Street photography is a weird genre of photography. So many want to try it, but they’re afraid. Afraid of rejection and potentially hostile reactions. There are two schools of thought when photographing people in the street. The first is to just shoot, and worry about consequences later. Legally, that’s fine in many parts of the world. The latter is to obtain permission first and then shoot the photo.
There is the argument that asking takes away the spontaneity. What you saw and wanted to photograph ceases to exist. But it becomes something else. A street portrait. That, too, can be a great thing. In this video, photographer Jim Rogalski shows us how he approaches strangers in the street, even in other countries where there are significant language problems.
The video comes in response to a question he was asked by a viewer who sent him a video. She wanted to know how he approaches strangers in the street to be able to photograph them. The techniques also work when shooting video, too. From my own experience, the vast majority of people don’t mind. Many are even quite flattered that you want to photograph them.
Be obvious about what you’re doing
To some, this will seem like common sense. For others, it will be counterintuitive. After all, for general street photography, the photographer doesn’t want to be noticed. As soon as you’re spotted, your subject’s whole demeanour changes. But whichever you’re doing, being open and confident about what you’re doing is the first step to reading the scene and figuring out who might even want to be photographed. Those who don’t will make it obvious before you’ve even pointed the camera in their direction.
As Jim mentions in the video, it can even cause some people to come and approach you. I’ve experienced this myself when out vlogging and shooting video with my cameras in more populated areas. I regularly have people coming up to me to chat, simply curious about what I’m doing, and they’re usually more than happy to get in front of the camera and be involved.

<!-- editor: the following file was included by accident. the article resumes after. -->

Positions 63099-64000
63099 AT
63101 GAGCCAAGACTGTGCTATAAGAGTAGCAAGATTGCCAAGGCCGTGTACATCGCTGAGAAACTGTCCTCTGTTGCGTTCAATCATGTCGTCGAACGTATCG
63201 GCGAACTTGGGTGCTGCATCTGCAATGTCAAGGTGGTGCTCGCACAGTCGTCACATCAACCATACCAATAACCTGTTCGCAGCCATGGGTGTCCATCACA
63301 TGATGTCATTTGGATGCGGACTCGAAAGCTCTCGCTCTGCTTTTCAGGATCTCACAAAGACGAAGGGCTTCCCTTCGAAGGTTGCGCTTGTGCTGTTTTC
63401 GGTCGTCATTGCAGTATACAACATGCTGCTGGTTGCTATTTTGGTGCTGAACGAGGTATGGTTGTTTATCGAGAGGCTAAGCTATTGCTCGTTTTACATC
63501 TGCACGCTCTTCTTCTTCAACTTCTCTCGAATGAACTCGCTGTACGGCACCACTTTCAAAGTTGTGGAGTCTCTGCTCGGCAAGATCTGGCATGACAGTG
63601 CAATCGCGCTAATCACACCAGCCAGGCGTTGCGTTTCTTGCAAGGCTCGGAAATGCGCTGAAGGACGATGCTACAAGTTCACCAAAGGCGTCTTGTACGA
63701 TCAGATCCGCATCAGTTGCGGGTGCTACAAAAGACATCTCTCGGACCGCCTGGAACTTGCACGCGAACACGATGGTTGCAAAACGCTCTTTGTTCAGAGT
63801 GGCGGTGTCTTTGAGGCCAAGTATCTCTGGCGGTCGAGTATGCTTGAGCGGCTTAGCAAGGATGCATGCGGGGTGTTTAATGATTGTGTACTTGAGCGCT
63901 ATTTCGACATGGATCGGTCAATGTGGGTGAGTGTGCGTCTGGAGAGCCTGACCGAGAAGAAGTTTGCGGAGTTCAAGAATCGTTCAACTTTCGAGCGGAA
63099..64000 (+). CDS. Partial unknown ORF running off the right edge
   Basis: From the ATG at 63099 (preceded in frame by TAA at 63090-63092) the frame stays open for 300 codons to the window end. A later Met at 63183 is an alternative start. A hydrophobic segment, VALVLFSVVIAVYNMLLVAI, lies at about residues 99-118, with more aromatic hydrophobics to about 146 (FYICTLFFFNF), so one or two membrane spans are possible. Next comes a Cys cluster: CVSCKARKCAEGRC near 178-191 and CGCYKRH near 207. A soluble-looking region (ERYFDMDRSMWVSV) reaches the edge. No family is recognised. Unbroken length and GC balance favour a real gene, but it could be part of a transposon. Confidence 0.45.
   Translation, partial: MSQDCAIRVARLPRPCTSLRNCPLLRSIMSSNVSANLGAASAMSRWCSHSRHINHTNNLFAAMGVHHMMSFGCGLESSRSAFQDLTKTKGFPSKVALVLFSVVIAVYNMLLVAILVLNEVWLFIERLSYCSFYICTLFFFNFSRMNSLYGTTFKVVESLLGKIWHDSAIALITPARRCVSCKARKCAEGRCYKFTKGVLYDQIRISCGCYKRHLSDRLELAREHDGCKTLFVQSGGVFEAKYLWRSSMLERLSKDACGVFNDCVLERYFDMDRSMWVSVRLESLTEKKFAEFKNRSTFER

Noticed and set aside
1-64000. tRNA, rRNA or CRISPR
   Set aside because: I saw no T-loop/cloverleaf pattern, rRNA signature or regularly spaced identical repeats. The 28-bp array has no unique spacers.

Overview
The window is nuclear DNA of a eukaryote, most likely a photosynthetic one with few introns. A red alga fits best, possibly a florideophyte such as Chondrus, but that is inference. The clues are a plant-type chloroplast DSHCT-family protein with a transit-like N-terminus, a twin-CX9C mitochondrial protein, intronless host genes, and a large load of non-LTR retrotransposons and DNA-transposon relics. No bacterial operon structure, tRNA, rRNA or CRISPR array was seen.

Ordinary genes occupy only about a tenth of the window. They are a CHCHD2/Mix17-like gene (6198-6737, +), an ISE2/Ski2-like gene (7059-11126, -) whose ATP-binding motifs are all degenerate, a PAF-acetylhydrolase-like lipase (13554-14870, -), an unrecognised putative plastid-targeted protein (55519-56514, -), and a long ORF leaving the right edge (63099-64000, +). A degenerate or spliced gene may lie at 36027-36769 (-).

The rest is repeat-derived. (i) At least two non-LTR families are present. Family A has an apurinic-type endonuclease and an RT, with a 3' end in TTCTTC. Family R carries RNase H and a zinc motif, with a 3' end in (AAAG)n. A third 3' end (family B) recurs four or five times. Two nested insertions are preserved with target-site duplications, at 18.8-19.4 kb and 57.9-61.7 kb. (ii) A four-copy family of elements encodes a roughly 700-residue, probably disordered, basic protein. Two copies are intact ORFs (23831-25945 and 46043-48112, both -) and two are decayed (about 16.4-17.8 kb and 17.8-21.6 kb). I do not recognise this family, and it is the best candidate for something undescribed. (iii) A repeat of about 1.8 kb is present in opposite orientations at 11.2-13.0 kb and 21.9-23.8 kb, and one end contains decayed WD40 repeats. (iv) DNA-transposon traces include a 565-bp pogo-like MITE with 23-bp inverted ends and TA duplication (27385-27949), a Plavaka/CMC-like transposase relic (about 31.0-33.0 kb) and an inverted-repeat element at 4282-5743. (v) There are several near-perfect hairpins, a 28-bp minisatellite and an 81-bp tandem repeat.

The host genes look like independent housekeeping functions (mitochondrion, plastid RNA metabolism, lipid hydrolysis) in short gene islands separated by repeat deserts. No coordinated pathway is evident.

Smile and appear friendly
Smiling and appearing friendly is always good. It will squash many potential confrontations and issues before they even arise. The eye contact thing… Well, that depends on how you interpret it and how you do it. But, again, you want to do it in a friendly way, not a confrontational way. In some parts of the world, eye contact can be seen as challenging or just flat out creepy. So, just be careful of that.
Take pictures of things first
Don’t just rock up in a new part of town and immediately start photographing people. Photograph interesting things in the environment. This goes back to the first point about being obvious about what you’re doing. You’re shooting photos, and you’re not just focusing on people. So, it puts people at ease about you being there and doing your thing. Doing this also gives you time to judge the reactions of those around you to your actions. It lets you get some idea of who you may be able to approach and who you should steer clear of.
Respect peoples wishes
There are those that will object to this one as it’s their “right” to photograph anybody on a public street, and rights trump everything. But Jim suggests not being an asshole, and I tend to go the same way. If somebody objects to my having shot a candid photo of them, I’ll delete it (assuming I’m not shooting film). I may try and talk them out of their initial response, but ultimately, if they want it deleted it gets deleted.
Sometimes, just being nice is worth more than a photo.
Jim also shows some actual time on the street photographing people and talks about what’s happening and some of his experiences engaging with strangers. So it’s well worth watching the whole video. Jim talks about more of the subtleties that are difficult to get across in text.
It’s a difficult one for many people to wrap their head around and work up the courage to get through that fear. It was for me in the beginning, too. But it’s so worth it. It gives you a lot more confidence about your photography in general, you get more comfortable, and ultimately it shows through in all of your images, not just those of random strangers on the street.